In some contract breaches, ICBC will pay for damages done to others and then expect you to reimburse the cost. The corporation may also cancel or refuse to issue a driver's licence or vehicle licence and number plates for outstanding motor vehicle related debts.

This column originally appeared on DriveSmartBC.



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Driving the line

We Need Better Lines and More Reflectors

Here's another complaint from the DriveSmartBC Inbox: "Please speak to the situation that I call the "Invisible White Lines" on our highways as soon as we get some rain and whilst driving in the dark. Night visibility in winter is terrible.

“There are no reflectors on the highway edge like in Washington State. And don't let Highways tell you the lines are worn off by plowing as in the Okanagan we have had hardly any snow and there is no sand on the roads yet you can't see either the centre line or the right side lines of the highways.”

“I have driven in B.C. for 50 years without an accident and the road visibility is terrible every year. I speak to many other people who have the same observation and complaint."

This driver has about five more years experience driving on B.C. highways than I do, but if I sit and consider the changes that I have seen over the years I can only agree with part of what has been expressed.

The addition of solid white lines at the shoulder became widespread after I started driving. Ditto with the installation of more reflectors on the sides of the road and reflectors set into the center of the highway.

What I have noticed is a change in the durability of the painted lines. If I go for a walk near my home I can see flecks of yellow paint in the gravel of the road shoulder. Whether this is due to poor adhesion, temperature cycles or ploughing and sanding abrasion I can't say for sure, but it is probably all three.

As you can imagine, keeping our highways properly marked or adding improvements must be a very large job.

The TranBC blog contains an article on the MOTI's quest for durable paint. Apparently, environmental rules for volatile organic compound pollution ended the use of oil based paints in 2010 and the replacements were not as hardy.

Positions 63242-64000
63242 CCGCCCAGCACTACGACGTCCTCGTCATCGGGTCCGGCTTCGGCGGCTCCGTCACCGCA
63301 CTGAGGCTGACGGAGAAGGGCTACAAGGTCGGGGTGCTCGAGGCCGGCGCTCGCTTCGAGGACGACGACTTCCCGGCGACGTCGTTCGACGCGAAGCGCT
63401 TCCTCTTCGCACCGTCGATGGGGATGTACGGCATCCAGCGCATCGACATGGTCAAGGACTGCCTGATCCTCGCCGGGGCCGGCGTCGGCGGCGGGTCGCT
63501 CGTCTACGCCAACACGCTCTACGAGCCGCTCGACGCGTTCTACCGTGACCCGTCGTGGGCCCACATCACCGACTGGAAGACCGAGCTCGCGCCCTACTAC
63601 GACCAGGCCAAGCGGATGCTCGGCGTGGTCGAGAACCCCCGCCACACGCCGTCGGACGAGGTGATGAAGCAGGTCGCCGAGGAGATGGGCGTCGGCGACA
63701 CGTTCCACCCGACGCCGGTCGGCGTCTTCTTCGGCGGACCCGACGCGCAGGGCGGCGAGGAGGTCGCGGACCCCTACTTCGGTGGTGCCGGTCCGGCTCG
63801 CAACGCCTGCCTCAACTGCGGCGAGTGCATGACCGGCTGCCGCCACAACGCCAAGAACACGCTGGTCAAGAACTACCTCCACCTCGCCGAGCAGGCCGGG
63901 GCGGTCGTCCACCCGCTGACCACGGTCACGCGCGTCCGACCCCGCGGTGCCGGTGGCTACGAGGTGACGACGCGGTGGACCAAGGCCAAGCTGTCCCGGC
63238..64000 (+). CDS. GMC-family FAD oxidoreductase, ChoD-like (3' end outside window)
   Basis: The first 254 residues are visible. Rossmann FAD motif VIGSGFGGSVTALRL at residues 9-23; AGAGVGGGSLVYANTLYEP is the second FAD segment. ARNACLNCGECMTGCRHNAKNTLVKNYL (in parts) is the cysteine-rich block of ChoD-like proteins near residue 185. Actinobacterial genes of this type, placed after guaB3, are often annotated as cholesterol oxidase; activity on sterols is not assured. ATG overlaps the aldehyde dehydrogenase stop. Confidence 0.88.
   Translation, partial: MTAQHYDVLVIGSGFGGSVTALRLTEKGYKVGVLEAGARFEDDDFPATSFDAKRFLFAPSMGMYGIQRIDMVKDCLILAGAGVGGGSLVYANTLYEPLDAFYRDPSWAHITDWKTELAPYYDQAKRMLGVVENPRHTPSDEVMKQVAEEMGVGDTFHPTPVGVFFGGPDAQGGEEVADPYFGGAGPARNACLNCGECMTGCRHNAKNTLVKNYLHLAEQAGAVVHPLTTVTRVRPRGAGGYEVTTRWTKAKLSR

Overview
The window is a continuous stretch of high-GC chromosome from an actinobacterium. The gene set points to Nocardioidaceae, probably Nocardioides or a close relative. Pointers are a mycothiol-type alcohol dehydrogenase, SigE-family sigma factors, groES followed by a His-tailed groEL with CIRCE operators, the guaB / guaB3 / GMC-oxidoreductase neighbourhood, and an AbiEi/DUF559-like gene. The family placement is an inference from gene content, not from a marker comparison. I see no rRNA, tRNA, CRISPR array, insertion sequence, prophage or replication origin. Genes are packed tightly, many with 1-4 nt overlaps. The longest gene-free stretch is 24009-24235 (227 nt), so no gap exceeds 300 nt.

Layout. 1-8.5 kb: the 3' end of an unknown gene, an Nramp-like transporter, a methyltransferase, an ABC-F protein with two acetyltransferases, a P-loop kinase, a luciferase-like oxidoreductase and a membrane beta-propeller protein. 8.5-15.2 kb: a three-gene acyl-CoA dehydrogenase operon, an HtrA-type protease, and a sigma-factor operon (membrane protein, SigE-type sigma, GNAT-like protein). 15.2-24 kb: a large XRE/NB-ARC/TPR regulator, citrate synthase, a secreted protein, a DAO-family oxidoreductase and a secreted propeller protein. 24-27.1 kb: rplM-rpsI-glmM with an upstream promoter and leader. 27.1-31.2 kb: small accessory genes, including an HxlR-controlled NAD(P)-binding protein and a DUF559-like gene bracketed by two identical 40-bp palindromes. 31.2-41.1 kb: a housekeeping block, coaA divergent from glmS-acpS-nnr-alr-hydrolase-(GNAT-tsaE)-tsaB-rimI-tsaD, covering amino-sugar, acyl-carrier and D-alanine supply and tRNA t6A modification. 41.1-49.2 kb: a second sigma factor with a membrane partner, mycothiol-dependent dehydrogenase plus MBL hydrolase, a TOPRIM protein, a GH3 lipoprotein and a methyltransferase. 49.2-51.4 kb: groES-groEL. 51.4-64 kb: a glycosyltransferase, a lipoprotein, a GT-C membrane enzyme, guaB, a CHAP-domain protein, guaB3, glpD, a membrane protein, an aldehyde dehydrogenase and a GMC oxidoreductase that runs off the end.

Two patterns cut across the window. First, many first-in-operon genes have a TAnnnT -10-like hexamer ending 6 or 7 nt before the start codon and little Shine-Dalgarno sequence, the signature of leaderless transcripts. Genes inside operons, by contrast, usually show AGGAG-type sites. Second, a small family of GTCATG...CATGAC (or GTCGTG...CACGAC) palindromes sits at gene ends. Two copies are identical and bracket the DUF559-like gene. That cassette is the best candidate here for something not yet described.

They followed up with another article on a promising find in April 2017.

If you are interested in the standards for paint required for highway marking, they are found in section 321 of the Standard Specifications for Highway Construction.

Highway delineation requirements start at page 7.21 of the Manual of Standard Traffic Signs & Pavement Markings.

I have always found it difficult to drive in the rain after dark. Where the lines and delineations do not help, the only option that I have is to adjust my expectations to suit the conditions. For me, this means slowing down to a speed that I am comfortable with and making room for others that don't hold the same view.

Story URL: https://www.drivesmartbc.ca/lanes/we-need-better-lines-more-reflectors



More Behind the Wheel articles

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About the Author

Tim Schewe is a retired constable with many years of traffic law enforcement experience. He has been writing his column for most of the 20 years of his service in the RCMP.

The column was 'The Beat Goes On' in Fort St. John, 'Traffic Tips' in the South Okanagan and now 'Behind the Wheel' on Vancouver Island and here on Castanet.net.

Schewe retired from the force in January of 2006, but the column has become a habit, and continues.

To comment, please email

To learn more, visit DriveSmartBC



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The views expressed are strictly those of the author and not necessarily those of Castanet. Castanet does not warrant the contents.